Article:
It is fair to say that liberals, by that I mean small ‘l’ liberals of whatever political allegiance, have not had much to cheer about in 2016. In fact, I would say one could almost define themselves as liberal if you found most of what has gone on in politics during this calendar year so far as horrible. But there are always bright spots, even in the bleakest political surroundings.
This week, the Alt Right in Washington D.C. had a conference under the banner of the National Policy Institute in which white supremacy was the topic du jour. There were even Nazi salutes, if you can believe. And these people, including the head of the NPI Richard Spencer, appear to have a direct line to the president-elect of the United States of America.
Meanwhile, although Brexit is on the cards things have not got so bad in Britain (yet). UKIP is fast becoming a sort of national joke, in fact. The latest fun surrounds former leader of the party (for 18 days) Diane James quitting the party altogether. Her comments around why echo pretty much everyone who has ever left UKIP: the party is a mess, the National Executive is a joke that makes any moves to make UKIP a serious political force impossible.
Comments from people who for the time being intend to continue UKIPing such as Suzanne Evans don’t exact help the cause:
“I am very sorry to hear Diane James has decided to leave UKIP. I am sure she has her own personal reasons and I do not question those. However she, like Steven Woolfe, were both elected as MEPs on a Ukip ticket, not as individuals. If they have any honour or integrity, both should now stand down as MEPs and vacate their seats. I reiterate my call for defectors Amjad Bashir and Janice Atkinson to do the same, for the same reasons.”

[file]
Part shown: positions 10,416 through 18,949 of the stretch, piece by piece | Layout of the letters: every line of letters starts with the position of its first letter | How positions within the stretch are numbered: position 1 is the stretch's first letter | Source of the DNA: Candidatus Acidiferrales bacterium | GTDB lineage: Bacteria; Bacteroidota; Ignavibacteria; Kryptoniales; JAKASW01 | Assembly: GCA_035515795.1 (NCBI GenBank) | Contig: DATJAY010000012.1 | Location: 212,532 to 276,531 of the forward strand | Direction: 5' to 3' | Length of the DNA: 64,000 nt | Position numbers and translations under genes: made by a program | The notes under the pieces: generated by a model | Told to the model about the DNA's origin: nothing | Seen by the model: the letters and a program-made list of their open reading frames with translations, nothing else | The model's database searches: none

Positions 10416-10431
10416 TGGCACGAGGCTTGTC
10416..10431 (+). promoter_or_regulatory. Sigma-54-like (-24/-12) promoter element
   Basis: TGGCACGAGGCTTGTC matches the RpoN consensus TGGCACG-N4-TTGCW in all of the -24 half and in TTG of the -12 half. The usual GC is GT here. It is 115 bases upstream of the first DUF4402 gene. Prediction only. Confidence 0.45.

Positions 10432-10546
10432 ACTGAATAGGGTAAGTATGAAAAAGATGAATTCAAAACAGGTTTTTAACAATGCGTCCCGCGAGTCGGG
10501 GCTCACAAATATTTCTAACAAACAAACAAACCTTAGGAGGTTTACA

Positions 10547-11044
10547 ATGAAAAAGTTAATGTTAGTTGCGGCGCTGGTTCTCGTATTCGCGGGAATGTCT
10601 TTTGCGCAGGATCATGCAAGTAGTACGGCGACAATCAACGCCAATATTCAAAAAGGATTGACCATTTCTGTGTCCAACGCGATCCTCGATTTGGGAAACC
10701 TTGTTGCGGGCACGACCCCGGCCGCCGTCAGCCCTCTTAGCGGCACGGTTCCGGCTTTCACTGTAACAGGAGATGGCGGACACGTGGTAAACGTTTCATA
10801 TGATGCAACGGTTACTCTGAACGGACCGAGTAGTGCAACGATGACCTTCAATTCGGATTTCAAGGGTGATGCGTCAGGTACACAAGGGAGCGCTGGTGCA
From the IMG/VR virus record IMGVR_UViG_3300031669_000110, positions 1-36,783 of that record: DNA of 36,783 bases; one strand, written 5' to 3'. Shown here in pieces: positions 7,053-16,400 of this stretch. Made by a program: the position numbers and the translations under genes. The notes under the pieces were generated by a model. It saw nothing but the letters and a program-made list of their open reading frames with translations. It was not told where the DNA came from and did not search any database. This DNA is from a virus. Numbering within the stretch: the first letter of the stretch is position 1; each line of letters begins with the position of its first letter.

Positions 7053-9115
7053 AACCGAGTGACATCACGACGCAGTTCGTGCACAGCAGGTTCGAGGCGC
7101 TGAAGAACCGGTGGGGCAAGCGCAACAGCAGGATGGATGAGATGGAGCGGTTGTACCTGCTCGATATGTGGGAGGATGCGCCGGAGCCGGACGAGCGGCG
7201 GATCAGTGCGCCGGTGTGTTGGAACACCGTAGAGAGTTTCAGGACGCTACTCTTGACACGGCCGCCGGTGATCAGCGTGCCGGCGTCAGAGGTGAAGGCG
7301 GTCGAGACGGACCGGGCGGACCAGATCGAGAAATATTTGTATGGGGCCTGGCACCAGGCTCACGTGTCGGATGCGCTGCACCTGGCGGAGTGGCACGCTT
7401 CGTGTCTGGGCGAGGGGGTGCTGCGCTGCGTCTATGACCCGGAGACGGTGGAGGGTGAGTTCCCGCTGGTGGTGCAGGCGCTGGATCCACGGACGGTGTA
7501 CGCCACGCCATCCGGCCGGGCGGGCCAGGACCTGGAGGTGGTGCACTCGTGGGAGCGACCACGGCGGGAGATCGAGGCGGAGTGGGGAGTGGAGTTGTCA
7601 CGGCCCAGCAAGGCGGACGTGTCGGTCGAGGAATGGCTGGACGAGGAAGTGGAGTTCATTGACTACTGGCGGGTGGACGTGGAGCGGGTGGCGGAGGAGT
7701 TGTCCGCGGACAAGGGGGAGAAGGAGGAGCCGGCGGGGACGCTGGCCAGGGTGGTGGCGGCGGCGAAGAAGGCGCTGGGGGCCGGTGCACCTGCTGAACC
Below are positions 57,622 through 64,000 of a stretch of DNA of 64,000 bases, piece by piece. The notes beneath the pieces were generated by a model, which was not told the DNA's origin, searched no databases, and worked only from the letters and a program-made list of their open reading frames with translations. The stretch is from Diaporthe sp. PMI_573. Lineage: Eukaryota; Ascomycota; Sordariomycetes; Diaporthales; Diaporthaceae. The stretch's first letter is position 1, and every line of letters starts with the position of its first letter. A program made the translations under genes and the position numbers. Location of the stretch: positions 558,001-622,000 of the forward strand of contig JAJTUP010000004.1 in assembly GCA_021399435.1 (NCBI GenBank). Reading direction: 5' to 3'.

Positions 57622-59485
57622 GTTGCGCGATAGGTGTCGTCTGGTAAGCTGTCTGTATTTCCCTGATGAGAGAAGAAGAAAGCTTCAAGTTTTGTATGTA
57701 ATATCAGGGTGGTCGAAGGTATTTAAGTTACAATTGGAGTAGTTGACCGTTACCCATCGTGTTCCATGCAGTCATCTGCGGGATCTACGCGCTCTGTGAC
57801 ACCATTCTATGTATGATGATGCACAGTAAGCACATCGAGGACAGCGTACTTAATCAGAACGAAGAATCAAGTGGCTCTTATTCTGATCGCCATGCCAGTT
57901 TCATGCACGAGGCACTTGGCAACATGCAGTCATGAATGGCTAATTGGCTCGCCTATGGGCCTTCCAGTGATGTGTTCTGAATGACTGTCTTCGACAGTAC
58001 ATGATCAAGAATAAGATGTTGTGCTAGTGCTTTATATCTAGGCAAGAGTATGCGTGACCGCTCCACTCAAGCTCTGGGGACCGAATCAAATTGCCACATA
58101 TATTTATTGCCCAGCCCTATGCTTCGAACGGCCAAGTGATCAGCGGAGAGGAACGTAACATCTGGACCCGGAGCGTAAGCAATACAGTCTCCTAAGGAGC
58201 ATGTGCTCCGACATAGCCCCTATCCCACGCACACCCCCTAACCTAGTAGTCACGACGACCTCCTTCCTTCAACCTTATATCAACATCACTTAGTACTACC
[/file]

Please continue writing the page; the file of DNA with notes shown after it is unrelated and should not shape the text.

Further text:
Politics 101 lesson, first class lesson for you here, Suzanne: when your former party leader of a few weeks previous leaves the fold altogether, the best thing for you to do might not be to remind the press about all of the other elected officials who have left UKIP recently as well. Sort of makes the whole thing seem a bit like it’s falling apart at the seams.
Liberals in Britain don’t have much to be cheerful about. Which is why we should be thankful that UKIP, presented with the opportunity of the century post-Brexit to become a serious player in British politics, descended into something from a Monty Python sketch instead.
We should also on the other hand be vigilant: that opportunity still exists for a UKIP-like party, and UKIP itself could still rise from comedy act to threat again. We only need look at who just won an election in America to remind ourselves of this.